8. Feel so sorry for you and hope you are back in shape sooner than later. Your blog is one of the best out there and I have learned so much from you. Will really miss your updates and stories. If you ever starts a new blog please make a note in this with a reference to the new one so we can follow you again. Just wish I had the time and money to buy Wilding but somebody else will be a very happy new owner. Once again wish you all the best and hope I hear from you in the future.

    • Thanks Magnus, I will for sure start a new blog when we have decided on our next project. I’ll link to it from sailwildling so you can continue to share the voyage with us.

  9. That’s terrible news, so sorry to hear it. On the other hand, I struggle to follow your thinking on the disposition of Wildling, which after many labors is now the yacht you’d like her to be. For $25K hire a delivery crew and have them deliver the boat back to OZ. She’ll sit for a few months there while you heal enough for daysails, then a couple years of short cruises with the kids in school, then you’re ready for bigger trips again. Much easier than having to start all over, at least it would be for me.

    • Hi David, you make a good point. I’ll definitely give it some thought. I’m not sure I trust a delivery crew with so many miles. I’ve tried this in the past on shorter voyages on our previous boat, with big repair bills required because they didn’t handle the boat correctly.

      • It’s been hard to stay positive after surgery. So much pain and such a long road to recovery. This cargo option may be the answer, but no idea how we could handle the transfer, mast removal and loading until I get through the worst part of post surgery. We are starting to look into this now. I have a team in Marseille that I trust, might be a solution, stay tuned…

      • Yeah I hear you on the pain and the long road. Just think like a CEO, delegate! Hire the people you need to do the labor, and just watch them. It will all cost far less then the commission you would pay the brokers to sell your boat – and you’ll still have your boat!

  10. Thanks everyone for your kind words of encouragement and support! There are lots of options to consider for where we go from here. I’ll post again when we have concrete plans.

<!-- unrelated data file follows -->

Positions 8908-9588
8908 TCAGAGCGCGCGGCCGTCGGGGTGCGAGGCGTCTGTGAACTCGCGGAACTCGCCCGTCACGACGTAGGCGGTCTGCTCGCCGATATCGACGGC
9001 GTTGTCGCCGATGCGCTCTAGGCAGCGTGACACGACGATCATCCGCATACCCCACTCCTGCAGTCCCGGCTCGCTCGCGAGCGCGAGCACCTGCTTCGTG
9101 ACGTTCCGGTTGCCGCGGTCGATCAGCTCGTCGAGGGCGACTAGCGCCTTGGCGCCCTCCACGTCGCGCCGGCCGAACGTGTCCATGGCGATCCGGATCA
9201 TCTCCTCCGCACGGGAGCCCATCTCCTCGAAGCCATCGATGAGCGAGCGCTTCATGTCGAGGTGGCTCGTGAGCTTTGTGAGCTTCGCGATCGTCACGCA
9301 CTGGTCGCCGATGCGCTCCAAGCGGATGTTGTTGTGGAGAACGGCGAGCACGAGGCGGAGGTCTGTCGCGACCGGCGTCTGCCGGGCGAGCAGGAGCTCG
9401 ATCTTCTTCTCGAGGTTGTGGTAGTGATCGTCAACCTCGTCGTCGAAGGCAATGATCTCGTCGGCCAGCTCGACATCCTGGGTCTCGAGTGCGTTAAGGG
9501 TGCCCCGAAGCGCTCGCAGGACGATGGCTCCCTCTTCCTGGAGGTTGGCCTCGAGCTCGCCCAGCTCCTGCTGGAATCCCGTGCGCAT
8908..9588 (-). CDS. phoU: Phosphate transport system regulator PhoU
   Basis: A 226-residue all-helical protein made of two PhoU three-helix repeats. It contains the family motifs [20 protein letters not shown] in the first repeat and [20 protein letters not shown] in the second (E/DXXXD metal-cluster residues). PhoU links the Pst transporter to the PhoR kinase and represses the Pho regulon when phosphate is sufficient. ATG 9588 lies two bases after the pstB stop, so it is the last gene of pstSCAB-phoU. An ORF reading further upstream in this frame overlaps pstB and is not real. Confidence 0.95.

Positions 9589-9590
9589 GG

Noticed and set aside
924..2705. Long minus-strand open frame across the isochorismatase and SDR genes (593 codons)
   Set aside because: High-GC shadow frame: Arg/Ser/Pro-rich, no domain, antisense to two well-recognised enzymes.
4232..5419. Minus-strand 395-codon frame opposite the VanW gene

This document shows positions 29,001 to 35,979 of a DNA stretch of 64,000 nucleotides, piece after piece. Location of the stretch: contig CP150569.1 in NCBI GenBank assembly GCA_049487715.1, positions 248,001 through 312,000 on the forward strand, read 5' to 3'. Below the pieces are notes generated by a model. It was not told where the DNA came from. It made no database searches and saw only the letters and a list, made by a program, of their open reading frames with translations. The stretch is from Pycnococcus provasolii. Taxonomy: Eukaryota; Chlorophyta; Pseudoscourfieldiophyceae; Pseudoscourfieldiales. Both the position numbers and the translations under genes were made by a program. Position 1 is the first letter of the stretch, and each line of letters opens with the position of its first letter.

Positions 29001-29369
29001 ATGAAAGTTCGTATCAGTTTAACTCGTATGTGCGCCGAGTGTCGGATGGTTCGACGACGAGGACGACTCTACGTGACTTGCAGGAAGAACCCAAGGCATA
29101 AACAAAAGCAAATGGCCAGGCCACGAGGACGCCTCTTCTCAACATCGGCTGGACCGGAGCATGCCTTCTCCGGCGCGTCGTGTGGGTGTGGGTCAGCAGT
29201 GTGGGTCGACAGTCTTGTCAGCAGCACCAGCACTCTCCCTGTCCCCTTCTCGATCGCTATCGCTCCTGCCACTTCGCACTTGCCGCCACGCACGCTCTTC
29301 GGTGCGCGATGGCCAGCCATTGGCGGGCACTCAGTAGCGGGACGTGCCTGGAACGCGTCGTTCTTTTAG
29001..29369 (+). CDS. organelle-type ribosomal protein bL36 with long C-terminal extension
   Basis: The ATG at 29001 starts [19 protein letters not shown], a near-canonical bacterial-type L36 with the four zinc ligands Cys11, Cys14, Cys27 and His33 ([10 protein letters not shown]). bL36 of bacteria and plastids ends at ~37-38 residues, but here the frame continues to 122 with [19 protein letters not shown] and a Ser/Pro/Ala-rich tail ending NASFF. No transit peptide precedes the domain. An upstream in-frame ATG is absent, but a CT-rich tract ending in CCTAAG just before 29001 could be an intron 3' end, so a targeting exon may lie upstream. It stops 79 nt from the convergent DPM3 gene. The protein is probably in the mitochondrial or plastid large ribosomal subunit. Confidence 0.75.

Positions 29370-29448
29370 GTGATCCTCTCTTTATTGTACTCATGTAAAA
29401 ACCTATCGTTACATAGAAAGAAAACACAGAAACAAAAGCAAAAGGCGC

11. So sad to read this We are now on the Canary Islands with INVIA and I always was looking at the AIS signals to find WILDLING. Now I know the reason.

    Fingers crossed that you recover fast! We are all on this planet just once and therefore never forger: Carpe diem!


  12. Hi Doug,
    I feel very sorry for you and your family. First of all, I wish you a total recovery of your shoulder. After that, I am sure you will have again new exciting sailing plans. Hope to seeing you fast back on bluewater!
    Michel, Spica

  13. Doug,
    I am so sorry! I wish you a speedy recovery! We just ordered a 51 and have been devouring your site and have learned so much from you. I have had similar surgery, the rehab sucks, but go hard and you will be good as new!
    Steve and Denise Maynard

  14. Hi Doug
    I am verry sorry to hear what has happened to you and I hope you will recover soon and well.
    I am reading your blog with great interest. Your very precise technical descriptions and the stories of your voyage are really good!
    I wish you all the best and hope to read from you soon!
    Mathias from Zurich, Switzerland

  15. I’m sorry about your situation, and I hope that your rehab is going well. I’m hoping that everything works out and you will be able to keep and sail Wildling in the future. If you do decide to sell Wilding, might I suggest a replacement?

    The loads are much lower, with no mainsail to reef. The masts are like the wings of a glider – very high aspect and a narrow chord. The clubfooted jibs are self-tacking.

  16. Hi Doug,

    Our thoughts are with you on your recovery.

    Please email when you know your path forward as I’d be interested in viewing Wildling in the near future in LGM if the decision is to sell her.

    Warm regards,

    • Hi, glad you were able to find the link. I was just at the factory and checked on WILDLING, all the maintenance work is done and she looks perfect!

  17. Very sorry to hear about your shoulder and the decision to sell Wildling, so much time, money and effort expended surely you will lose a lot in resale, did you not consider shipping it to Australia? or paying a delivery crew to bring it home?

  18. Hi Doug,
    I once again came back for info on your fantastic site. So thoughtful !
    How is the shoulder ?
    I wish you and your family all the best,